Breaking changes should always be highly visible in release documentation – whether they’re coming in the future because something new has been introduced or because the time has come to finally drop the old approach after the notice period has expired – use emphasis, colour, dancing baby video…. just kidding on that last one, but you see what I mean. Just make it plain. If the release documentation has a summary view, some kind of visual indication should clearly indicate that a release contains one or more breaking changes there as well – agree to some standard for your project.
For the larger changes, assuming you have followed the recommended approach and not introduced the breaking changes right away but have introduced the new design, you’ve already helped the community by allowing them to upgrade and not break their application. But you want to also help them migrate to your new design. An upgrade path should be identified and fully documented. The upgrade path should be tested using the documentation as the guide and defects should be logged and fixed as part of the release. After all, you want to make sure the upgrade path works.
So what about the other documentation issues that lead to difficulty in adoption? Well, those are mostly documentation quality issues that require self-discipline, project oversight and proper change tracking.
First, any inline documentation, like JavaDoc or JSDoc should be properly maintained while the changes are being made. The best time to maintain that documentation is right then. Updating it later can result in quality issues ranging from minor oversights to completely wrong information.
It should not have to be said, but all changes including brand new functionality should be tracked in some kind of issue management system (like Github Issues or Bitbucket JIRA). Developers should not make any change without it being against something tracked and it should correspond to the details described therein. This will form the basis for a documentation review that should be included as part of the release cycle. I would actually say that this type of documentation probably should be written toward the end of the release cycle.
Why wait? I can think of a few reasons. First, is the change going to end up in the release? It may get delayed or pushed out. And when that happens, it may end up changing further since the motivation for the delay likely means more change in that area is coming. And if we generally dislike writing documentation, we definitely dislike rewriting documentation. Related to that is that features will often impact on one another. Change in one means change in another. Deferring one will mean the impacted change on the other is now missing or different. Another revision of the documentation would be required. But probably the most important reason I feel it should be done late in the release cycle is directly tied to documentation quality.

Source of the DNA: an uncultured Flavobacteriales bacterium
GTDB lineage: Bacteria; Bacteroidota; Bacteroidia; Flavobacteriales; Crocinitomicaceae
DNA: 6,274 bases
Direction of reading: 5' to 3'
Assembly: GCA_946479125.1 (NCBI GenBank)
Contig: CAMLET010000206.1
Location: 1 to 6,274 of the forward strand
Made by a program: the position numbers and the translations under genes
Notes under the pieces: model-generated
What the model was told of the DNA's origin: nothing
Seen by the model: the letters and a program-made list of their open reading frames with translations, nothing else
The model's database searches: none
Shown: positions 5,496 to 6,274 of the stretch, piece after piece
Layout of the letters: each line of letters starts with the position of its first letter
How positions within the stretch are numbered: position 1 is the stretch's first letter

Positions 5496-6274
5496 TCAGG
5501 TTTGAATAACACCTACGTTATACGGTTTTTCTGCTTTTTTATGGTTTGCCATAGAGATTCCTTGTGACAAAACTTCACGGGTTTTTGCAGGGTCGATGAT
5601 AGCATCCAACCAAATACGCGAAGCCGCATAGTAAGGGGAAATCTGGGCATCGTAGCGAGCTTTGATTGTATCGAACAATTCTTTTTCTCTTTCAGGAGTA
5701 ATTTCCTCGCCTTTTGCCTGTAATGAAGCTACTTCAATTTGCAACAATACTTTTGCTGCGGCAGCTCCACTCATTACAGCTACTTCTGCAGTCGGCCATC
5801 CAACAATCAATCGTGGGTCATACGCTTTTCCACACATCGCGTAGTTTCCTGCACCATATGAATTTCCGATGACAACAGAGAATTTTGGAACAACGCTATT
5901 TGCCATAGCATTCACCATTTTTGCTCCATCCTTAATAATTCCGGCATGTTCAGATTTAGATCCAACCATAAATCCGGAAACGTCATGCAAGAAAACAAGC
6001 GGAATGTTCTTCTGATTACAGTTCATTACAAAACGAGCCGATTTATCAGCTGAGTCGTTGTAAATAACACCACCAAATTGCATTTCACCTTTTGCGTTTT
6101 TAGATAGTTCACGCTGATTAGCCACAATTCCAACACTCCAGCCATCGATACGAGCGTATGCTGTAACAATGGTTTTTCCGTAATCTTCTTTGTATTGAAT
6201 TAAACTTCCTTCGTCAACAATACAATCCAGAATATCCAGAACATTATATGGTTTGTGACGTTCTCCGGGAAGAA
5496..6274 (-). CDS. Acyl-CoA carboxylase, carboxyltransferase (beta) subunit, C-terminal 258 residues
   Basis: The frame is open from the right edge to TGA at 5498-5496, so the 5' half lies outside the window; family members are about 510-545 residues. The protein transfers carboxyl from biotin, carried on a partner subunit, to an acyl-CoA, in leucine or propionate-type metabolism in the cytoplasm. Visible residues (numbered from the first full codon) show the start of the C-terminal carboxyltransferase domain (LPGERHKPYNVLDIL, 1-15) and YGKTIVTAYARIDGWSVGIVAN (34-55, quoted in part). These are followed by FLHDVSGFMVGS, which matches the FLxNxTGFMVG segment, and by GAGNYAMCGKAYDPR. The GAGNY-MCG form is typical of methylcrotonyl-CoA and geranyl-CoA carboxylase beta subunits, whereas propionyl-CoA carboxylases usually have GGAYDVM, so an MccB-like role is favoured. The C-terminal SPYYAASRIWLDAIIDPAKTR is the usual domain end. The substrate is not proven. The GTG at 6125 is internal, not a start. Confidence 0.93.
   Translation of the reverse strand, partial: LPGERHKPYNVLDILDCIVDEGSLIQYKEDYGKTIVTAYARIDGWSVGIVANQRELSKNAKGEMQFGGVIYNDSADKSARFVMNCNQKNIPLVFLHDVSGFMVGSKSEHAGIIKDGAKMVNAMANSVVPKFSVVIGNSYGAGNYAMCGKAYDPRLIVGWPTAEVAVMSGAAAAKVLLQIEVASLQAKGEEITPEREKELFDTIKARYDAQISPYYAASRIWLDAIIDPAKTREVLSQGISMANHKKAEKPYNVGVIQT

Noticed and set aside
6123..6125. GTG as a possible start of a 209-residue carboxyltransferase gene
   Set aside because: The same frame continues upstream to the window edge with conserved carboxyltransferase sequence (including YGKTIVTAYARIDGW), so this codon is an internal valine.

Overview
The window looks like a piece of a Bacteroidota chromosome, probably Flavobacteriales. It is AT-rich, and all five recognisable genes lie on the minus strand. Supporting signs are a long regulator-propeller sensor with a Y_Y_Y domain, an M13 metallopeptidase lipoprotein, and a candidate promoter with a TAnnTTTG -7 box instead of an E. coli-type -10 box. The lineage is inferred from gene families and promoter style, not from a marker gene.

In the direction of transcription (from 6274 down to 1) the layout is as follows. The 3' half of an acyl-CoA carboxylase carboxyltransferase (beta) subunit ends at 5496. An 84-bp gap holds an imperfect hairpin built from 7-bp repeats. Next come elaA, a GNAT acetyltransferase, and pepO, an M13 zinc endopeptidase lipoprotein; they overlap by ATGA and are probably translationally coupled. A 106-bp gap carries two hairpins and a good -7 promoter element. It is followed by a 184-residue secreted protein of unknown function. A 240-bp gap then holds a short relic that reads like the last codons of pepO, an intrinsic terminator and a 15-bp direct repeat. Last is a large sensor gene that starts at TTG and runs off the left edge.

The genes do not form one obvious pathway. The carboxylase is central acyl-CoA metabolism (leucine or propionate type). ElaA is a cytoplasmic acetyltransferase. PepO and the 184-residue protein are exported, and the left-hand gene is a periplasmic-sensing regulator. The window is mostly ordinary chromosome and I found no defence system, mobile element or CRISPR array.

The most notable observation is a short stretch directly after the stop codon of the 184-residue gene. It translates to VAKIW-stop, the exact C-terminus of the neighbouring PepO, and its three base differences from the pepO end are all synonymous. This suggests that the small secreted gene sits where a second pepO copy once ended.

With a final phase focused on documentation, development timelines are now in the rearview mirror, the release is feature complete and the developers that are either writing the documentation or at least contributing to it significantly can give this effort their near-exclusive focus. They can do so in a deliberate way, addressing their changes one-by-one ensuring not one is missed. They can take the time to revisit the code, read the inline documentation and review test cases without the distraction of new development or reviewing defect reports or the like. They may even look at the inline documentation and see some things that should be tweaked and can do so at that time.
We’re fairly proud of how we keep our community in mind when adding new functionality into Obsidian and the quality of the documentation we produce. I believe we’ve had two breaking changes in the entire product’s history, one was in the installer and the other was in a dependent library, not the product itself. Even when our Legacy API was replaced by the Embedded API, we took it upon ourselves to continue to support the Legacy API right through the 4.x stream of releases until it will finally be dropped for 5.0.
What about you? Have you found some practices that help mitigate these types of issues? Leave a comment or drop us line, we’d love to hear from you.